#3 It is not self-centered or egotistical to love yourself

This is something that I have learned but I am still trying to implement into my life. I find it incredibly sad how society nowadays tells us that loving yourself, being proud of yourself, being confident in your body or who you are is selfish and egotistical. Well, it is not. It is actually a beautiful thing to see people who are proud of their talents, their assets, their intelligence… THEM. It is such a rare thing to see someone who is confident in who they are and that is not ok that it is so rare. It is not ok that it is less common for people to love themselves than to hate themselves. It is not ok that there are entire news articles dedicated to everything wrong with celebrities. It is not ok that human beings are constantly told they are never good enough. It is not ok that it is normal for people to rip themselves apart because that is what they are conditioned to believe. Am I currently practicing what I preach? Well, not really. But it doesn’t mean I’m not trying. It is not an easy thing for me to love myself after having spent years listening to a voice (ED) telling me that I am worthless and picked me apart until I could not stand it anymore. So ladies and gentlemen if you take away one sentence from this post, society is wrong, it is ok, AMAZING even, to love yourself and be confident in who you are. So go out and flaunt who you are. Post selfies, please be proud of your bomb contouring, please be proud of your 92% on a test even though it is not an A, please be proud of your uniqueness, please be proud of YOU, (after all, you are the only you on planet earth and that is pretty cool.)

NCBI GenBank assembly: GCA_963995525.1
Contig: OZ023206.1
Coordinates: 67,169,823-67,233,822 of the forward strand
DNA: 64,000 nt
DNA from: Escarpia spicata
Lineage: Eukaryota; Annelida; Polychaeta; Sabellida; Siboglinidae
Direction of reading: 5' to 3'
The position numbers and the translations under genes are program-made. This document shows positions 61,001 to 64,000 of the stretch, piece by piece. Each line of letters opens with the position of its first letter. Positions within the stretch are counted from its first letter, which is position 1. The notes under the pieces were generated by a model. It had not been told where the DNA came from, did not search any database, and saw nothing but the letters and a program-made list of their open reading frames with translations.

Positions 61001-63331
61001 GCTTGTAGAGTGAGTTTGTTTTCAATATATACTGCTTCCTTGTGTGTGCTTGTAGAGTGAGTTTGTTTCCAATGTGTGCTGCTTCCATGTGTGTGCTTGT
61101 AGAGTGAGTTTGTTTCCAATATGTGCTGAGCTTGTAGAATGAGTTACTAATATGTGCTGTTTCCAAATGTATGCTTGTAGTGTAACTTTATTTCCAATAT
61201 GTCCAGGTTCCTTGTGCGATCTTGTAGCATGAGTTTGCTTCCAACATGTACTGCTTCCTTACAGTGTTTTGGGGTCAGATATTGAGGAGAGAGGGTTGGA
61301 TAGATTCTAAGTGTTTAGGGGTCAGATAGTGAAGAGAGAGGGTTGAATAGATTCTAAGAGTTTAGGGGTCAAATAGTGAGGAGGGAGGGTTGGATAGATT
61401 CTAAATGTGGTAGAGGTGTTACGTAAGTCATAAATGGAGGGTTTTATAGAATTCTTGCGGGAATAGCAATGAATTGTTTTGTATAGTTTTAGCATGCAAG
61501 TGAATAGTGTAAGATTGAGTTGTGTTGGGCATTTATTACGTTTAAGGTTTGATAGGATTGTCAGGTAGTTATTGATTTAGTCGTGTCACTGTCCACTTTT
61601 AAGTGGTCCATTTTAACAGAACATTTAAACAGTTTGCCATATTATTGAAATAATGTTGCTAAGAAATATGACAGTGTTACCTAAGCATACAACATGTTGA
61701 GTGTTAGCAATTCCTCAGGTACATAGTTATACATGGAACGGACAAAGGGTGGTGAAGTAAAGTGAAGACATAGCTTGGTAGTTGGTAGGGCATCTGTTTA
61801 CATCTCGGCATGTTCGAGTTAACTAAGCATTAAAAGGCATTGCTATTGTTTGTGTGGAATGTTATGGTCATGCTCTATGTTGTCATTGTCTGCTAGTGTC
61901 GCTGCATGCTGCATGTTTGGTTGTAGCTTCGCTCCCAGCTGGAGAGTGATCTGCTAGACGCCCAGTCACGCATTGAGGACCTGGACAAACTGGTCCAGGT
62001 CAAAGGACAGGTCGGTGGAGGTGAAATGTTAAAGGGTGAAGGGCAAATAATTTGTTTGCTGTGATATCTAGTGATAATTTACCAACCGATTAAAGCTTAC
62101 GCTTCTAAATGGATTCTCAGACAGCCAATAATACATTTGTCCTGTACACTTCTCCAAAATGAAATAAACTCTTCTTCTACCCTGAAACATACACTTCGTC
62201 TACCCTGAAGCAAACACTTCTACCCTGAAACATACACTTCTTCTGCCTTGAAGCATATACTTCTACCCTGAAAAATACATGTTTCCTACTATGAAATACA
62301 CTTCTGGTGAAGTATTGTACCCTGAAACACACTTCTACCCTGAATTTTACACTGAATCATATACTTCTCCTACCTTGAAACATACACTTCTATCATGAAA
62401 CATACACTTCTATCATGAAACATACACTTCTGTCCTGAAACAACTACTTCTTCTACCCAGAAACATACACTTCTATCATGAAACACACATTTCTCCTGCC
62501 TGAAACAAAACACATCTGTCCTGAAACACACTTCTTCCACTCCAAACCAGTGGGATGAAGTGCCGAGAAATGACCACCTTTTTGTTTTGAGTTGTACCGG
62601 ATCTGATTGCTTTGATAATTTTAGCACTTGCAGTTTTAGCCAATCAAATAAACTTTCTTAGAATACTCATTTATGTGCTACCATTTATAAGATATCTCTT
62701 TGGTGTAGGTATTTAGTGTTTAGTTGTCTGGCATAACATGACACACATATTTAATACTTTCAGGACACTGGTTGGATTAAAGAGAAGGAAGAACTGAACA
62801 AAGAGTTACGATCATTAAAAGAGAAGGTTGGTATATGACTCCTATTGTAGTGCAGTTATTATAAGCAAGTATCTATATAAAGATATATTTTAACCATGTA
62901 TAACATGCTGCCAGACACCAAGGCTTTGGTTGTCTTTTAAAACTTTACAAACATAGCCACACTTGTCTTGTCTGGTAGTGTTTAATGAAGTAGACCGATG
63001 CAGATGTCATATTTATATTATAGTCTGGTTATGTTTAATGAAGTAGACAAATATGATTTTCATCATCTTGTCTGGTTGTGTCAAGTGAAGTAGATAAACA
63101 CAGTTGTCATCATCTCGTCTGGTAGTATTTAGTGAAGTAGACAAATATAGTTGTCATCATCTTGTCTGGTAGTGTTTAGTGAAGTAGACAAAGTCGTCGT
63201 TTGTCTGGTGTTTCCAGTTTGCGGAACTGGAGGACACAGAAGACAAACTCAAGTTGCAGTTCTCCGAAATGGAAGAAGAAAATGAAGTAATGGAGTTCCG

#4 Treatment sucks but is also the greatest thing that has ever happened to me

I remember the day my doctor told me I had anorexia (whatever that meant). She recommended going to see someone to do intake for treatment. Ummm, excuse me, what? Treatment! I did not sign up for that, there was no way I could be sick enough for treatment. That word stung and I had no idea it was where I would be going for the next 5 months. I thought treatment was a couple weeks, talking about your feelings, eating a couple meals, and then boom, FIXED! I could not have been more wrong. It was a roller coaster, a constant up and down of emotions, thoughts, and events. It was not reality either. In residential I was not living, I only existed, kind of like in my eating disorder except now I had a purpose, to get better. I woke up and ate my meals, talked in therapy, gave the counselors the BS they wanted to hear, and went to bed. I was a robot and I went through my day like clockwork. After I left RTC, I dropped down to PHP (partial hospitalization) treatment. It was an amazing change. I met some of the greatest people I know. I met people who cared and listened. I had (and have!) the most amazing therapist one could ask for. I had a safe space where my eating disorder could not exist. I had people to go to when my eating disorder wanted to creep back into my mind. I still had the tears, the struggles, and the pain but I also had people to help me through all of that, for lack of a better word, crap. I look back to six months ago and I don’t remember exactly how I looked or felt but what I do remember is that I never want to go back. I know that because of treatment and because of people like LV, AD, AW, JS, KD I have been saved from many months more of pain, depression, and being victim to my eating disorder.

 

 

 

#5 Isolation sucks